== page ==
Go green for spring with these tips for an eco-friendly home

Us­ing sus­tain­able ma­te­ri­als and en­ergy-sav­ing ap­pli­ances will save you money in the long run

Richmond Hill Post - - Homes -

Today sus­tain­abil­ity is a key con­sid­er­a­tion for home im­prove­ment. Eco-friendly de­sign is good not only for the planet but for your prop­erty value. Any­thing that cuts en­ergy and wa­ter use will pay for it­self over time. Here are some tips that will en­hance your home, save you money and aid the en­vi­ron­ment.

Reusing fur­ni­ture and other el­e­ments is in­her­ently green. And it’s of­ten cheaper to re­fin­ish or re­fur­bish ap­peal­ing old things, which of­ten have dis­tinc­tive char­ac­ter.

In the kitchen, for ex­am­ple, you can paint or stain old cab­i­nets or re­place only the cab­i­net doors — the money saved could help pay for stylish new en­ergy-ef­fi­cient ap­pli­ances that will in turn save you even more money in the long run. Try to use paint with low or no VOCs (volatile or­ganic com­pounds), which keeps harm­ful chem­i­cals out of the en­vi­ron­ment (and your lungs).

The En­ergy Star rat­ing rocks! You’ll find it on lab-tested ap­pli­ances, air con­di­tion­ers, fur­naces, win­dows and other home es­sen­tials. High-ef­fi­ciency kitchen and laun­dry ap­pli­ances save not only en­ergy, but wa­ter and even de­ter­gent (today’s more ef­fi­cient dish­wash­ers and wash­ers re­quire less of it). These eco-savvy up­grades may even earn you util­ity re­bates that will (along with lower power bills) help pay for them.

Speak­ing of util­ity bills, adding in­su­la­tion low­ers them and boosts your home’s value when you sell it. Any type makes a dif­fer­ence, from fi­bre­glass bat­ting to sprayable foam to blow-able in­su­la­tion that can in­clude re­cy­cled pa­per or fab­ric.

While you’re at it, elim­i­nate leaks with caulk and weath­er­strip­ping. Your home will be more com­fort­able as well as more en­ergy-ef­fi­cient.

In­stall a pro­gram­mable ther­mo­stat to save en­ergy on heat­ing or cool­ing when no one’s home (some even of­fer re­mote con­trol by a smart­phone app).

Peo­ple love wood floors. Bam­boo is a sus­tain­able al­ter­na­tive, but en­gi­neered floor­ing also saves trees by us­ing wood ve­neer (from many species). Today it looks as good and wears as well as hard­wood floor­ing (we like the hand-scraped ver­sion — the con­toured sur­face hides many scratches and scuffs). The best lam­i­nate floor­ing costs less, lasts longer and is rel­a­tively easy to in­stall or re­place.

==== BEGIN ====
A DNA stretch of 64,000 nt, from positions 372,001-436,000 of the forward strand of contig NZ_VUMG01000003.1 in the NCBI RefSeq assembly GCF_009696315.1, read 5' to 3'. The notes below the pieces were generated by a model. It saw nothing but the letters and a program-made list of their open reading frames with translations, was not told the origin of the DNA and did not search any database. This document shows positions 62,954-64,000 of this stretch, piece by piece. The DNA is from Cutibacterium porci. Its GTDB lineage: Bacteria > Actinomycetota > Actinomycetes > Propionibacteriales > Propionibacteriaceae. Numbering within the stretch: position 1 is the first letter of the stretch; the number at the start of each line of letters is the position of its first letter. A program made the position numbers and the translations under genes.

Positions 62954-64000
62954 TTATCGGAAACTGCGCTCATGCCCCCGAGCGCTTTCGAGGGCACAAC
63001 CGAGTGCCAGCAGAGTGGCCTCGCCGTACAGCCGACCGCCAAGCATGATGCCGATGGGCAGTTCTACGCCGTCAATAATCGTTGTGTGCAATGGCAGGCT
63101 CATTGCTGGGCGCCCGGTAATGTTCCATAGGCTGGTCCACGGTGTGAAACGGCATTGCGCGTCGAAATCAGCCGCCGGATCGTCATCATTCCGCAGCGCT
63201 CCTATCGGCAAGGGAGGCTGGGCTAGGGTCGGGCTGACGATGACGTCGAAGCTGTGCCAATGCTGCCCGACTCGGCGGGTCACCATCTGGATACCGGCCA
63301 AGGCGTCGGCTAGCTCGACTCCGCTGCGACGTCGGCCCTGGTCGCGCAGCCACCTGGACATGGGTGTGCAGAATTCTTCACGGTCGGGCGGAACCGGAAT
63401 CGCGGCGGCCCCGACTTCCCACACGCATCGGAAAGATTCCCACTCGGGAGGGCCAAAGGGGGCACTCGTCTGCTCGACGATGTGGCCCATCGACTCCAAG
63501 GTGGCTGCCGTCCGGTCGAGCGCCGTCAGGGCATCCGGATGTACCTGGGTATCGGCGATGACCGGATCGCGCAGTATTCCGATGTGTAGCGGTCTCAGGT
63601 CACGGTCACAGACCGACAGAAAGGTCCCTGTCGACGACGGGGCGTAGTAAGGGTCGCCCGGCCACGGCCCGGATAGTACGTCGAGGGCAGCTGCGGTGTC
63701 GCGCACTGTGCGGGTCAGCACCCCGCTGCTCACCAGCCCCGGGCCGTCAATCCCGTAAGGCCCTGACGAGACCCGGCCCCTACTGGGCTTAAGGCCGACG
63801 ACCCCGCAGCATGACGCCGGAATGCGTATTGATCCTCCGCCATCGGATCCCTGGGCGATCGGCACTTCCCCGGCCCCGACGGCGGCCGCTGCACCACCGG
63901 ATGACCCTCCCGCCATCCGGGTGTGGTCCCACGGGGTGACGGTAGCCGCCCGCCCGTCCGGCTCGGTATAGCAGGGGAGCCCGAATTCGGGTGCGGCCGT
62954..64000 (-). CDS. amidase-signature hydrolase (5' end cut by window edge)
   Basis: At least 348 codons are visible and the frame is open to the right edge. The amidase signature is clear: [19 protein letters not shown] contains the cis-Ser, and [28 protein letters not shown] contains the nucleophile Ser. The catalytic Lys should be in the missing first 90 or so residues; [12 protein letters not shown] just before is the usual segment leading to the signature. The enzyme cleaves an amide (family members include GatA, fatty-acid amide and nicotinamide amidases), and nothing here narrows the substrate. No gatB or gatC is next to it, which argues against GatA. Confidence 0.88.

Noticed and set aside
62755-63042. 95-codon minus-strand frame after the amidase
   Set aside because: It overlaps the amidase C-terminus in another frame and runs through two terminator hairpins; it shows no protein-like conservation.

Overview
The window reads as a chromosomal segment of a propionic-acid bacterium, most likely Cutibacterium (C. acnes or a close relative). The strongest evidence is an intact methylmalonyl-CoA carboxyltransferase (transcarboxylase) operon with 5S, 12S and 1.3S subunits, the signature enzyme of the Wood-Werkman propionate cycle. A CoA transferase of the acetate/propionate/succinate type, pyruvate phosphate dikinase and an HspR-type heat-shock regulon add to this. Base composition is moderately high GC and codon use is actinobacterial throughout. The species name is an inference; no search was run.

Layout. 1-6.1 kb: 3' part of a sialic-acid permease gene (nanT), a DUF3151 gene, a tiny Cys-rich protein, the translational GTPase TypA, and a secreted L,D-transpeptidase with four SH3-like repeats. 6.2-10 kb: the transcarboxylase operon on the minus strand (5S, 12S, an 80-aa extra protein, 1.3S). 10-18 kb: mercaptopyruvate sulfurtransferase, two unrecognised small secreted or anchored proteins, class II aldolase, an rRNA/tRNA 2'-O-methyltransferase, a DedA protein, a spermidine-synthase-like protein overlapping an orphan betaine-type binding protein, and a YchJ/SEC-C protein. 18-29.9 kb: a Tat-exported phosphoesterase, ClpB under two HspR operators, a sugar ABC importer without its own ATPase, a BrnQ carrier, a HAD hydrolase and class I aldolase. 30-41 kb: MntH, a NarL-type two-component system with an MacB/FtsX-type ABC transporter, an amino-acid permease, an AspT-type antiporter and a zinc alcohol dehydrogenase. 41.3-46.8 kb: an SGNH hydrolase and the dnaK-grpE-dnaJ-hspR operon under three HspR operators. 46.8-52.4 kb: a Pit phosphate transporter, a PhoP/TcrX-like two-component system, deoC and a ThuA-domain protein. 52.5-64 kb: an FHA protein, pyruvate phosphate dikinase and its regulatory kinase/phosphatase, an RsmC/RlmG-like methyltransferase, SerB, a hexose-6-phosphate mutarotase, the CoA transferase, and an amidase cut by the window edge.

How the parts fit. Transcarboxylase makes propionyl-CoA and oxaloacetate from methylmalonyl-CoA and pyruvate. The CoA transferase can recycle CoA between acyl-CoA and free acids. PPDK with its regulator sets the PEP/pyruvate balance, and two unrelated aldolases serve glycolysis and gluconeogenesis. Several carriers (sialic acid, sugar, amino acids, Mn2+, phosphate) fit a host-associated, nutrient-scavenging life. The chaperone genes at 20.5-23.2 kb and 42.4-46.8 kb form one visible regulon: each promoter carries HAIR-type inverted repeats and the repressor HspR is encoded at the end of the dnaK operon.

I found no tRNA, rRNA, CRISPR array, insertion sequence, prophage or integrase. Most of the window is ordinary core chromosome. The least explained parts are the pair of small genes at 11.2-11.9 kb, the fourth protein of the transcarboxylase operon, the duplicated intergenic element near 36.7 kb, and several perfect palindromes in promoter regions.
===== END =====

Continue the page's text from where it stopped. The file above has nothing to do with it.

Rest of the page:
For ex­te­ri­ors, a sus­tain­able al­ter­na­tive to wood is fi­bre ce­ment sid­ing. It’s non-com­bustible, made from nat­u­ral raw ma­te­ri­als, sel­dom needs re­paint­ing and re­sists warp­ing, rot and in­sect dam­age. You can get it in the same styles and di­men­sions as wood sid­ing and shin­gles, and it looks great.

So­lar en­ergy is no longer the wave of the fu­ture — it’s here now and boom­ing as costs drop and de­mand grows.

The On­tario Power Au­thor­ity’s mi­cro-FIT pro­gram helps home­own­ers pay for so­lar sys­tems by buy­ing power from them, en­hanc­ing the sav­ings from lower en­ergy bills. Make sure you use a savvy, qual­i­fied in­staller.

So­lar pan­els add value to your rooftop while cutting use of fos­sil fu­els. They’re good for the en­vi­ron­ment and an en­dur­ing as­set for your home.

Go­ing green is a great way to help the en­vi­ron­ment and save money!

In­vest in en­ergy-ef­fi­cient ap­pli­ances in the kitchen

Catch Drew and Jonathan Scott in new episodes of Prop­erty Brothers on W Net­work, Mon­days at 9 p.m., and pick up a copy of their new book, Dream Home avail­able from April 4. PROP­ERTY BROTHERS

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